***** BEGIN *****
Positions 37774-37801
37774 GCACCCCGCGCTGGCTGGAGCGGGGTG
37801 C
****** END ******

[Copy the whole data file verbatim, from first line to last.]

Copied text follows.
Positions 37774-37801
37774 GCACCCCGCGCTGGCTGGAGCGGGGTG
37801 C